Not many mutual fund managers can boast that they beat the rip-roaring
. So if you're one of the few who outdid the index -- not only in the one-year, but also in the three-, five-, and 10-year periods -- don't you think you'd brag a bit?
By that measure,
Lincoln Capital Management
, which has subadvised the
Vanguard U.S. Growth fund for more than a decade, should have plenty of bragging rights. Not only did the fund deliver a 40% return last year -- better than the S&P by a full 11 percentage points -- it racked up a long-term record that is just as impressive. It has gained 27% a year on average for the past five years (in the top 7% of its large-growth category for the time period) and 21% annually for the past 10. And all that with below-average risk ratings.
But you won't catch J. Parker Hall, Lincoln's longtime president, flaunting those figures. He's the first to admit he had a "monster tailwind" of late and that it was his "sector" rather than the firm's "smarts" that propelled the fund to recent chart-topping returns. Indeed, a quick look at U.S. Growth's top holdings shows that market conditions should have treated the fund very kindly. Its portfolio is packed with the biggest of the big-growth names that have directly benefited from a flight to quality:
Procter & Gamble
Yet don't accuse Hall & Co. (he shares stock-picking duties with nine other analysts) of simply chasing the hottest trend. They were leaders, not followers, on the go-go growth bandwagon. The Chicago-based firm was using bottom-up fundamental analysis to direct it to strong, steadily growing companies long before the market's latest love affair with big names.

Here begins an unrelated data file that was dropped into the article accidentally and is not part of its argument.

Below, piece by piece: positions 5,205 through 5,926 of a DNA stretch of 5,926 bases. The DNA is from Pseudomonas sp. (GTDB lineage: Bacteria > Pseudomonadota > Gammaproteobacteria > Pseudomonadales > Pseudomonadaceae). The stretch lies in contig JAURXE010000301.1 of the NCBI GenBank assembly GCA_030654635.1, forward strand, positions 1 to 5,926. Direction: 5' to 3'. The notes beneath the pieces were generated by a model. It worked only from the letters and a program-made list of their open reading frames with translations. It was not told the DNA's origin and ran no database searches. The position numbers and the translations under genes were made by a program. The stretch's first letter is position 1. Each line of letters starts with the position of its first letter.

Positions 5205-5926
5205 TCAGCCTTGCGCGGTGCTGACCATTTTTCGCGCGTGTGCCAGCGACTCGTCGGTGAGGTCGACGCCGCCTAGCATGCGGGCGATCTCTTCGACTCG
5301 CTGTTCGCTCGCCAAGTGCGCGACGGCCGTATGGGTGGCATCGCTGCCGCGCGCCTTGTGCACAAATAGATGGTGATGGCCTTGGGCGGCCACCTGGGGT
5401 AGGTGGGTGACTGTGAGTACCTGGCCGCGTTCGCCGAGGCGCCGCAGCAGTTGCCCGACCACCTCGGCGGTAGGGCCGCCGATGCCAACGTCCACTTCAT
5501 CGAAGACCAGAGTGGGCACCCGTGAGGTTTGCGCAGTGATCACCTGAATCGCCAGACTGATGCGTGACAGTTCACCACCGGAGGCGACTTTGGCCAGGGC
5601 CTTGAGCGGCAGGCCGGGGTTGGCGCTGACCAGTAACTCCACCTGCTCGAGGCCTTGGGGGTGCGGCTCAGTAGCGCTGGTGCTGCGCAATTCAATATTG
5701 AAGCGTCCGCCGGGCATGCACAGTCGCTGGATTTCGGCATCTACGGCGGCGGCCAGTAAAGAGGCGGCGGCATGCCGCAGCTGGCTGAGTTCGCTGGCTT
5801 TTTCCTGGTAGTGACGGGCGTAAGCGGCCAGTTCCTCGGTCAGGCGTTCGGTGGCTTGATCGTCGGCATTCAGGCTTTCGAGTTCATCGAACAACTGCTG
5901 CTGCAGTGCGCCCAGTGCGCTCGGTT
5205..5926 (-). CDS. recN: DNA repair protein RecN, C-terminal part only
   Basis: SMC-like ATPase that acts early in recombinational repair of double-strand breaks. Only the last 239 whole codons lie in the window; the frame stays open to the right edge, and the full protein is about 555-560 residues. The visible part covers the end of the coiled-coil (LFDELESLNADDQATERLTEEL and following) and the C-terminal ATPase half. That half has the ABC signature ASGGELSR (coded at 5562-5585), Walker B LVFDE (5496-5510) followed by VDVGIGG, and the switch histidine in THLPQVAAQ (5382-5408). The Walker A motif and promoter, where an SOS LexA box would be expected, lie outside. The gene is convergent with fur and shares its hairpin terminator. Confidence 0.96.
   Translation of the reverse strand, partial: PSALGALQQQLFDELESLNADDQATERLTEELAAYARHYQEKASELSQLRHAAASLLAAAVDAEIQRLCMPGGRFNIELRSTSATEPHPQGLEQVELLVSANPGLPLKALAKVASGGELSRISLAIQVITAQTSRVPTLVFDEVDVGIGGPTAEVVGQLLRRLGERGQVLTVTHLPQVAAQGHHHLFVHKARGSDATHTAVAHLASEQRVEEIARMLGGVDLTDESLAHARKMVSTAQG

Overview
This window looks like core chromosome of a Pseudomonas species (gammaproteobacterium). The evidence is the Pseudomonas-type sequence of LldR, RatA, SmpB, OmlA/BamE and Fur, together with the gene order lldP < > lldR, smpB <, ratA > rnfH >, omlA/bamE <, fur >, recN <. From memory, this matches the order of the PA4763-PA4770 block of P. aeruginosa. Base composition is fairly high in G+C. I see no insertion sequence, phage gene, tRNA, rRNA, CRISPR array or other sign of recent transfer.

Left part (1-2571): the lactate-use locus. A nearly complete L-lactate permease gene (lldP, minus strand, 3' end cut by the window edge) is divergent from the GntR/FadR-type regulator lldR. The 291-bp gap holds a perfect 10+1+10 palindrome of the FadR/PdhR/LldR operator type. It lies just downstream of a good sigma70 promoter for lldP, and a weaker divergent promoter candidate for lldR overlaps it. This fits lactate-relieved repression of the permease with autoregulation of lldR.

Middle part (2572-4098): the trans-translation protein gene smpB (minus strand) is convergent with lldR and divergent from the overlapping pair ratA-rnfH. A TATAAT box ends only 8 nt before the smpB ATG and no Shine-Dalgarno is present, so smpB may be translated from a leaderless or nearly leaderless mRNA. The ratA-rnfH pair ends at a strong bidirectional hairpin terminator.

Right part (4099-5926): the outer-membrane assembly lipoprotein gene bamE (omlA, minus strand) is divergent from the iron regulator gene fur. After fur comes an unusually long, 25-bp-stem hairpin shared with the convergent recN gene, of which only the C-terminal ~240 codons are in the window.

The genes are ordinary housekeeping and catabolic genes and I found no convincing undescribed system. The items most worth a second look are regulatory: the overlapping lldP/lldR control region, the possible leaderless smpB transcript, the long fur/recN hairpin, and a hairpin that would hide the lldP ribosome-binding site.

"It's all fundamentals," Hall explains. "No earnings momentum, price momentum or things like that. You simply had to have the courage or conviction or both to have a representative weighting in the large-cap growth-weighted stocks."
That's a strategy U.S. Growth sticks with even when conditions aren't quite so hospitable. In 1993, for example, when the fund lagged the S&P by 12 percentage points, U.S. Growth stayed fully invested, even though it was value, rather than growth, that led the day. "We're very focused -- have very little style drift. Historically, all the value added in our returns comes from selectivity rather than sector rotation," he says.
So what stocks are they selecting in this market?
. The computer networker is one of U.S. Growth's biggest bets. "It's kind of a conservative way to play the Internet because of the character of their products," he says. "They have technology and marketing that is unsurpassed. Plus, they're actually earning money. The good things that are going on in technology seem to pass through Cisco's hands one way or another."
. "It's a much stronger, better-diversified bank than any other money-center bank and most of the large financial services companies," he says. "That's been a very good call for us."
. The drugstore chain is "a very important holding," Hall says. "Not cyclical, local and very well managed."